Generating quality website traffic is critical to raising awareness for your mission-driven business. With search engine companies frequently changing their algorithms and requirements, it can be a challenge to stay up-to-date so your site can be visible to as many people as would be interested in what you offer as possible. I’m here to help by explaining why creating content pillars supported by long-tailed keywords is now the latest best practice for search engine optimization (SEO).
The Impact of Keywords on SEO
In the past, focusing on a few keywords could help increase the likelihood of having the top spot on the search engine results page (SERP). When prospects searched online for your business, if that search engine’s algorithm concluded that your website was the most relevant, then the site received a high ranking.
Differences between short-tailed keywords and long-tailed keywords
- A short-tailed keyword is generally 1-3 words long. Since this broad term is used most frequently, it has a large search volume. People that use these keywords are generally at the beginning of the buyer’s journey and/or trying to educate themselves about a subject.
- A long-tailed keyword is 4 or more words long. These more more descriptive terms have a lower search volume. This person is usually farther in the buyer’s journey and has a more specific goal in mind.
Users searching with short-tailed keywords are generally interested in the subject and do not have the intent of buying or converting. Choosing to rank for short-tailed keywords isn’t as helpful for sales and can be costly. Since more people enter short-tailed keywords into search engines, these tend to cost more during keyword bidding. Companies want to have lots of impressions on search engine results pages, so there’s higher competition for the top ranking with short-tailed keywords like “shoes”.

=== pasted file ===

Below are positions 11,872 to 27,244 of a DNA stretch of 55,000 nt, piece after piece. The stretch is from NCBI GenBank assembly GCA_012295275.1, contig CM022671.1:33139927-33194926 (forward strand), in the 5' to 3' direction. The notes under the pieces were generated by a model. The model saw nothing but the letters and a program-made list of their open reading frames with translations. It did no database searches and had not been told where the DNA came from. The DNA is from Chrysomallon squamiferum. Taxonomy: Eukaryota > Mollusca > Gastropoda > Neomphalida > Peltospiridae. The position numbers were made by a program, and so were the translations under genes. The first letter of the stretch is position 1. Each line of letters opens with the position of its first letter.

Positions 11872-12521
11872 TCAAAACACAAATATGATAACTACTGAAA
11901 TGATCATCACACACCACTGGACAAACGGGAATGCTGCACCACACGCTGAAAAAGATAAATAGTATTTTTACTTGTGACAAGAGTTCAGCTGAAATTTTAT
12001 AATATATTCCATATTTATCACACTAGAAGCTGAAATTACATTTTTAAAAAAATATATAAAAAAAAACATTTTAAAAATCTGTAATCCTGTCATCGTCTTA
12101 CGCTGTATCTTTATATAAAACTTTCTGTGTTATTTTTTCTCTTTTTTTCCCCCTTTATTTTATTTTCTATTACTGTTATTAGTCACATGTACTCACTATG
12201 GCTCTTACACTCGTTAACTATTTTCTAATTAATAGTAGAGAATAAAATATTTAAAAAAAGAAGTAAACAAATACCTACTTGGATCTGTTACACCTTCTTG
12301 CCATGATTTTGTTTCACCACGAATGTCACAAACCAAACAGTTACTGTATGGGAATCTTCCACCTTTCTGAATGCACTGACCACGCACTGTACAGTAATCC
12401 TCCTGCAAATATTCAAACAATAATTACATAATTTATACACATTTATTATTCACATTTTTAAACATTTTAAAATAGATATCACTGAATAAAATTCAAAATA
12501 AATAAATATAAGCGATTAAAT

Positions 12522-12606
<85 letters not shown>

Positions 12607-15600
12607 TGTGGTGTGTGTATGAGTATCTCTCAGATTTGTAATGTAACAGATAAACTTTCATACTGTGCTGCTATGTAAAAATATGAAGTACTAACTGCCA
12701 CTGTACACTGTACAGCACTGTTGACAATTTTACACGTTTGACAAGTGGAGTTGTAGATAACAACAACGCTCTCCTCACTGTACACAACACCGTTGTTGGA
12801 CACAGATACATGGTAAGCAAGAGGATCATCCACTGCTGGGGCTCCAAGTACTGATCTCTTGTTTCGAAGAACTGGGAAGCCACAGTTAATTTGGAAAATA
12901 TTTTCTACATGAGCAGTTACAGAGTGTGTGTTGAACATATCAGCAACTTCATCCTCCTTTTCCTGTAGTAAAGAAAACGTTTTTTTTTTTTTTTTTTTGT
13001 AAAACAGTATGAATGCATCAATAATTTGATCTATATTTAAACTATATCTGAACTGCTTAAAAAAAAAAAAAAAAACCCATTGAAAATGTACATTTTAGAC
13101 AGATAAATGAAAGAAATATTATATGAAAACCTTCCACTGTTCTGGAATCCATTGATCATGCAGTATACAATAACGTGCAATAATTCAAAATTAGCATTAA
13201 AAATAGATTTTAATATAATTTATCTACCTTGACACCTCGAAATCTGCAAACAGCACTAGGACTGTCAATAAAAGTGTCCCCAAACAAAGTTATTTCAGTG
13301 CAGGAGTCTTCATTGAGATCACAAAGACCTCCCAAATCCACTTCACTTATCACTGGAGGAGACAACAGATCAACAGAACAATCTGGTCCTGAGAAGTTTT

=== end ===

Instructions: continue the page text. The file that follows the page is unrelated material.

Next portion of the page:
Graph via SEOSiteCheckup.com
Alternatively, someone using a long-tailed keyword has a higher likelihood of converting to become a buyer. This user has thought more about what to search. They chose the best wording, which brought them closer to the desired outcome. In fact, 64% of people are adjusting how they search by using longer, more conversational queries to help them find specific answers.
Long-tailed keywords change the searching game
Another aspect to consider is domain authority or SEO ranking. Search engine algorithms will award high ranking to sites that use more long-tailed keywords. Artificial intelligence within these search engine algorithms better understand human language progression. Search engines can now understand queries as entire thoughts.
The person in the example above does not need to search “restaurants” and filter through billions of results that may be irrelevant. Instead, search engines can now understand searching “best Italian restaurants near me” and can tailor her results based on the sites that chose to rank for the terms above or other synonyms. Results on the SERP are also influenced by the enabled location on her phone.
What are Pillar Pages?